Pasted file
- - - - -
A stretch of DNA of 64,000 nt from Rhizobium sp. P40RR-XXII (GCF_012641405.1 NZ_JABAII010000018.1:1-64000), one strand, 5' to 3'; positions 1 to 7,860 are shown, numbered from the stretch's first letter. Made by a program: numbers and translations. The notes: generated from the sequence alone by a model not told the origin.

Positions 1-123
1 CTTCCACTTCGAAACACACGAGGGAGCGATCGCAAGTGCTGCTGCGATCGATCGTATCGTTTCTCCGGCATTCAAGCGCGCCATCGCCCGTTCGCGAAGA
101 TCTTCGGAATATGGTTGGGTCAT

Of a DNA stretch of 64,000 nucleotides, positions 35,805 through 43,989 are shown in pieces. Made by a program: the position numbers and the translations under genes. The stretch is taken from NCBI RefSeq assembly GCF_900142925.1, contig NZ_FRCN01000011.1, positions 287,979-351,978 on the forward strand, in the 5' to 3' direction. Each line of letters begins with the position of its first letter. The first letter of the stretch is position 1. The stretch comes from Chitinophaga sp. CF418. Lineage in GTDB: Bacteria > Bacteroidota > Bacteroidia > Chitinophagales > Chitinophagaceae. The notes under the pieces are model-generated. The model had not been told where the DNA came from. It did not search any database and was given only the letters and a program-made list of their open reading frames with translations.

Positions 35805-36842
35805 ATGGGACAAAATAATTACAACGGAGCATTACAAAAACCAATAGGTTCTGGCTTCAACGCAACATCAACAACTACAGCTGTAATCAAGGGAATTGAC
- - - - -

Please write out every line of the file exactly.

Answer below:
A stretch of DNA of 64,000 nt from Rhizobium sp. P40RR-XXII (GCF_012641405.1 NZ_JABAII010000018.1:1-64000), one strand, 5' to 3'; positions 1 to 7,860 are shown, numbered from the stretch's first letter. Made by a program: numbers and translations. The notes: generated from the sequence alone by a model not told the origin.

Positions 1-123
1 CTTCCACTTCGAAACACACGAGGGAGCGATCGCAAGTGCTGCTGCGATCGATCGTATCGTTTCTCCGGCATTCAAGCGCGCCATCGCCCGTTCGCGAAGA
101 TCTTCGGAATATGGTTGGGTCAT

Of a DNA stretch of 64,000 nucleotides, positions 35,805 through 43,989 are shown in pieces. Made by a program: the position numbers and the translations under genes. The stretch is taken from NCBI RefSeq assembly GCF_900142925.1, contig NZ_FRCN01000011.1, positions 287,979-351,978 on the forward strand, in the 5' to 3' direction. Each line of letters begins with the position of its first letter. The first letter of the stretch is position 1. The stretch comes from Chitinophaga sp. CF418. Lineage in GTDB: Bacteria > Bacteroidota > Bacteroidia > Chitinophagales > Chitinophagaceae. The notes under the pieces are model-generated. The model had not been told where the DNA came from. It did not search any database and was given only the letters and a program-made list of their open reading frames with translations.

Positions 35805-36842
35805 ATGGGACAAAATAATTACAACGGAGCATTACAAAAACCAATAGGTTCTGGCTTCAACGCAACATCAACAACTACAGCTGTAATCAAGGGAATTGAC